Domestically, Iraq, at worst temporarily if they do not know how to govern properly their multiple populations, emerges as stronger. Internationally, it also won influence as the international emphasis on a return to peace and stability at all cost and on the primacy of oil, allowed it to benefit from the unwavering support of Iran, and to be courted by Saudi Arabia.
The influence of Iran has been definitively increased. Their prospect for actualising their westward crescent to the Mediterranean sea has risen. This is even more so that Saudi Arabia, their main regional competitor, has shown by supporting Iraqi Prime Minister Abadi and asserting their wish to improve their relations with Iraq, that, if competition there was with Iran over Iraq, it would be done by courting Iraq’s favour.
The U.S. has certainly lost influence, first because on the morrow of President Trump’s decertification of the Nuclear deal with Iran, Iran nonetheless emerges as gaining influence. Second, the U.S. – as well as all countries of the US. led coalition against the Islamic State – has failed to stand by an ally in the war against the Islamic State. Finally, U.S. State Secretary Tillerson’s 22 October suggestion to see the Hashd al-Shaabi militia disbanded and their Iranian support to “go home” was met, on 23 October, with an Iraqi official rebuff which reveals and further means loss of face and influence for the U.S. .
It is more difficult to estimate the impact on Russian influence here, as Russia most probably acted outside public knowledge. If Russia’s objective was stabilisation and primacy to oil trade then it may be seen as having met its goals, depending impacts on the latest Rosneft contract. The signature of a large energy and economic protocol between Iraq and Russia,according to al-Monitor, would be a further indication of growing influence. Russia could also have been operative in discussing with Saudi Arabia and in the Saudi stance, although this is mere hypothesis. However, with a possibly more assertive Iran, Russia may now face a more complicated challenge in Syria, unless of course a behind-the-scenes understanding is already operative regarding the Syrian battlefield.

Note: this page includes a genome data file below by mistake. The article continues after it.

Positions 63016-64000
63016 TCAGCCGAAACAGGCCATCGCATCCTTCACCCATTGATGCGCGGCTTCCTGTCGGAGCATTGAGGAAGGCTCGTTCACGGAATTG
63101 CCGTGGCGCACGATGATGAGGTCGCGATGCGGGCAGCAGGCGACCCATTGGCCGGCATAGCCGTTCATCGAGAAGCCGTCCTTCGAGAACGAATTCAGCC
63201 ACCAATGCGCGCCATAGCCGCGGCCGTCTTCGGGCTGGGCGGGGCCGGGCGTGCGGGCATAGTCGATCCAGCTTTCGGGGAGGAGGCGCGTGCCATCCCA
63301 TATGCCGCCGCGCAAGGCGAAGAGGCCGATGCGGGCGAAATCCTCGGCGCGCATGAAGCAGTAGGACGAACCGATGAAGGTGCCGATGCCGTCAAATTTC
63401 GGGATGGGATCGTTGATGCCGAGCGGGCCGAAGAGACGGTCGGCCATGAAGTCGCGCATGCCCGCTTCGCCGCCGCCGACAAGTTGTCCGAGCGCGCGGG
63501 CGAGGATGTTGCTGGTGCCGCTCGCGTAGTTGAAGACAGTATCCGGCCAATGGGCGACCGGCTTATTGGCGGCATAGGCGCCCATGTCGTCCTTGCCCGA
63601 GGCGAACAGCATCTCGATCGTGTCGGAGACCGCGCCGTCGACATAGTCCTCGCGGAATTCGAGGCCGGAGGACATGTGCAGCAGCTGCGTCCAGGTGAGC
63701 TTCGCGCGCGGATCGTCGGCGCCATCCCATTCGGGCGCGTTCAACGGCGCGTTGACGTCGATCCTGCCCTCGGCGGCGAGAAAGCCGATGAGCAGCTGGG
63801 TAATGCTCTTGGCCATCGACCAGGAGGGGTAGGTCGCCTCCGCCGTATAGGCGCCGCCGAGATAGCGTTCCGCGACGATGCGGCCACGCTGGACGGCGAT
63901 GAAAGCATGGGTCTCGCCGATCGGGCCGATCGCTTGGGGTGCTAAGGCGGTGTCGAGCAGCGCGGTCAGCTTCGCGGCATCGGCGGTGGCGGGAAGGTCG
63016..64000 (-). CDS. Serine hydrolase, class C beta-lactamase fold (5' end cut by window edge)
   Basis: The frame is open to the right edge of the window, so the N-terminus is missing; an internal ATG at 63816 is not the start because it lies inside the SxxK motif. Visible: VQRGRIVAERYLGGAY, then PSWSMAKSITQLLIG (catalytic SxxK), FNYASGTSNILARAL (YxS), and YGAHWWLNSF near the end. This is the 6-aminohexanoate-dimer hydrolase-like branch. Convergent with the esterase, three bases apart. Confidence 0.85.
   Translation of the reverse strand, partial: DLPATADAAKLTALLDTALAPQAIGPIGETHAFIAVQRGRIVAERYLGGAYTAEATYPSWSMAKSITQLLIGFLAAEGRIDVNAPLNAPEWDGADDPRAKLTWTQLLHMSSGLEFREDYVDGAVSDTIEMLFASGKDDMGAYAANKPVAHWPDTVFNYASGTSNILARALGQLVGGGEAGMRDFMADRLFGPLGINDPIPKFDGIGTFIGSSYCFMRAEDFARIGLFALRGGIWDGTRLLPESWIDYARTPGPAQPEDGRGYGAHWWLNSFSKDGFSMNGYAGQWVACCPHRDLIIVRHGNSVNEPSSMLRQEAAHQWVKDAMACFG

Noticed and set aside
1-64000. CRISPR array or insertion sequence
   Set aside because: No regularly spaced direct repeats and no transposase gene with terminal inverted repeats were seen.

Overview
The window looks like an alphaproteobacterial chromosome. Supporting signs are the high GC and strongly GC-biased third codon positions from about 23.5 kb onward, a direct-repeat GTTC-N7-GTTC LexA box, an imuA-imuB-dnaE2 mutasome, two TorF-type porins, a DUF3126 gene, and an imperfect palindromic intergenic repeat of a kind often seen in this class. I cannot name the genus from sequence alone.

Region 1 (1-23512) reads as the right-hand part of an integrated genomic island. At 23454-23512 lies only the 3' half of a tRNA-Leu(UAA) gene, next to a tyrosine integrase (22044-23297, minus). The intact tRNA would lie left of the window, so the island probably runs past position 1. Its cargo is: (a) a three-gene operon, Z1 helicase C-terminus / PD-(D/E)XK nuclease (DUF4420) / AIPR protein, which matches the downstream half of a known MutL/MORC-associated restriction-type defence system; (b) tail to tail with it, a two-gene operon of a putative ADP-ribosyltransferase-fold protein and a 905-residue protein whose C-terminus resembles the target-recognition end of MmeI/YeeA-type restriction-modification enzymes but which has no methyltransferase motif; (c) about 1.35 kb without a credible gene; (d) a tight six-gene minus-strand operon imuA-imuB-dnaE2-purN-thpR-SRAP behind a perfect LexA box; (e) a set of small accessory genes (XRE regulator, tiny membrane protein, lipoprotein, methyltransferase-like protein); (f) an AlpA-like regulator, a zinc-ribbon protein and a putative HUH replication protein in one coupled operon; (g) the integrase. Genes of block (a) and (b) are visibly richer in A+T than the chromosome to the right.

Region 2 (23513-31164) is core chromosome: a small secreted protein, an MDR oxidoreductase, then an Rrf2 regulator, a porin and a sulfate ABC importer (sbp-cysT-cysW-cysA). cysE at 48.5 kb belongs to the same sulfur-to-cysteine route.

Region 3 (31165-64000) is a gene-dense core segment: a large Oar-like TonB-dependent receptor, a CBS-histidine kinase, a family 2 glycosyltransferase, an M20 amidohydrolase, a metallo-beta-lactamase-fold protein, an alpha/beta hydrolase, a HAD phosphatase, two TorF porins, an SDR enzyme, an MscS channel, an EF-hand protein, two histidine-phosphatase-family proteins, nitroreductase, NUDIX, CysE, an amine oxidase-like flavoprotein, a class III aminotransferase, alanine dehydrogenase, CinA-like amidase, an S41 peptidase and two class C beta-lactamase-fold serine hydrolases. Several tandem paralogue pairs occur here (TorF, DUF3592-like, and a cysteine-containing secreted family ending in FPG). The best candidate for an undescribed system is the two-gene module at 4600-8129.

The Kurds in Syria see their prospect to succeed in implementing their autonomous Federation of Northern Syria become more unlikely, although the specificity of the Syrian context must also be considered. This is probably where the next key events will take place.
The Iraqi and Kurdish army commanders made progress Saturday in talks, aiming at ceasefire between the federal and Kurdish Peshmerga forces, but the two sides fell short to agree on some pending points.
BAGHDAD (Reuters) – Iraqi forces and Kurdish Peshmerga fighters on Sunday started a second round of talks to resolve a conflict over control of the Kurdistan region’s border crossings, Iraqi state TV said. Iraqi Prime Minister Haider al-Abadi on Friday ordered a 24-hour suspension of military operations against Kurdish forces in northern Iraq.
News The Iraqi prime minister has challenged US Secretary of State Rex Tillerson over his comments on Iranian militias in Iraq. Tillerson had called on the militias to “go home” as the fight against IS was ending.